But the plot is not black and white; despite his ordeals, Peiyuan is more self-assured, more confident of his Chinese identity. His brother Peiji, the eminent achiever with a salesman's smile, broadcasts insecurity and a trace of guilt at the good life he has enjoyed. Peiyuan is resigned to China's failings. Peiji has indigestion from Taiwan's success. Tell their family story, and you also start to tell the story of China over the past 50 years, with all its contradictions, betrayals and unburied ghosts. Confucian thought has always seen the family as a model of the state. Obedience to the father was a model for loyalty to the Emperor. In his quest to create a new China, Mao tried to destroy the family: children informed on parents, ancestral graves were desecrated, meals were eaten in work groups, not at home. But the family survived. As China puts itself together after the ravages of Maoism, the family is one of the few institutions that people still believe in.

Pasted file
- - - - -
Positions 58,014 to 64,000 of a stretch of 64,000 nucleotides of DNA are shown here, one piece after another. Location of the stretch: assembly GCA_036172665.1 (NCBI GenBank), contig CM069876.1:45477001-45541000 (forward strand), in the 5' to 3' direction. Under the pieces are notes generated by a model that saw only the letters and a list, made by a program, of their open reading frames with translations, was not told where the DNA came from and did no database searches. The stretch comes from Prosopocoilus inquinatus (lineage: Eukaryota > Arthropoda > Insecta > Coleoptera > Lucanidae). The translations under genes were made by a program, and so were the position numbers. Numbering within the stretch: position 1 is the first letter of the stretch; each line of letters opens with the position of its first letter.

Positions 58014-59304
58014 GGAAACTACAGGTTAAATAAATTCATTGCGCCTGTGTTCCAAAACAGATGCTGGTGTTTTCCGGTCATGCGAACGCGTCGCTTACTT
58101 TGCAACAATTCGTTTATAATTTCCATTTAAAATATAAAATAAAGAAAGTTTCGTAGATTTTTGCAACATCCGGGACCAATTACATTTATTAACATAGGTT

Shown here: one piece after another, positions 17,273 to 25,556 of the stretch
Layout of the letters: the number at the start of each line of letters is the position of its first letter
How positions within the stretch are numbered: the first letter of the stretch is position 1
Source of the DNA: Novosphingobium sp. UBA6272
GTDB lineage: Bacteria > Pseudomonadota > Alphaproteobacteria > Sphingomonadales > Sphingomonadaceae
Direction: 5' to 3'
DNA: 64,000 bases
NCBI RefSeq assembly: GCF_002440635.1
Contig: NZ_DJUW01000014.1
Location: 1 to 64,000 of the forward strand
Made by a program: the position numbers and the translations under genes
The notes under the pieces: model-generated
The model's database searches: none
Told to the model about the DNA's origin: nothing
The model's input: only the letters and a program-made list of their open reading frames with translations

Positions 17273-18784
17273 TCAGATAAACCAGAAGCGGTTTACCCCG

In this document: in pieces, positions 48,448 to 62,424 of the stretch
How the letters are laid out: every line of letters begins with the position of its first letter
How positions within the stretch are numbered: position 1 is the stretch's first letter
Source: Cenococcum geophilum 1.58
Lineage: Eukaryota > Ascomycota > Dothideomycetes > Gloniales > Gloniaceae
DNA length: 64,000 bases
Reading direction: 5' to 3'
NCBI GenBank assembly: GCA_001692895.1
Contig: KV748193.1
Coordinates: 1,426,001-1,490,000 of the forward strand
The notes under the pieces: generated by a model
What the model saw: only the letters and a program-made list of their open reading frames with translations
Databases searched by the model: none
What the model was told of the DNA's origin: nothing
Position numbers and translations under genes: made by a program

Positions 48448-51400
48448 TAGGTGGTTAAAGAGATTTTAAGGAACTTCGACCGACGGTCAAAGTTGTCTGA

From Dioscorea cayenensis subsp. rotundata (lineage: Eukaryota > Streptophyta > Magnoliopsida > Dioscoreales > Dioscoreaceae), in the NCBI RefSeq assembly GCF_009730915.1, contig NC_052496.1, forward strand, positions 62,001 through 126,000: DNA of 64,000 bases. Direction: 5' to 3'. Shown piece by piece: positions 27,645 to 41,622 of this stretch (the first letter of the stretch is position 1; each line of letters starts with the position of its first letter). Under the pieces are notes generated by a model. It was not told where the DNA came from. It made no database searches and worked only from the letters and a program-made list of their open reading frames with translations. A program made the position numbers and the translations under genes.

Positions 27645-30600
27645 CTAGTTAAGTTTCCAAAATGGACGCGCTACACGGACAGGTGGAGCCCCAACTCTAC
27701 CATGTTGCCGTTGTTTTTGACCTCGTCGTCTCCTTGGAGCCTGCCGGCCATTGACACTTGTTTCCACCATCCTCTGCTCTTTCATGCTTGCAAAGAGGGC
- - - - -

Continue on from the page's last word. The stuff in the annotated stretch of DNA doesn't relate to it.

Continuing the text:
"The family is the most important thing. If you destroy the family, how can society exist?" says Peiyuan, sitting in a car on the road to Yueyang, five hours north of his home in Changsha. This is a journey into the dark past for him. Yueyang is where he was sent to prison in 1969 for 11 years during the Cultural Revolution, accused of being a counterrevolutionary rightist. His wife left him because he was politically tainted, taking their three-year-old son with her. She later married another man.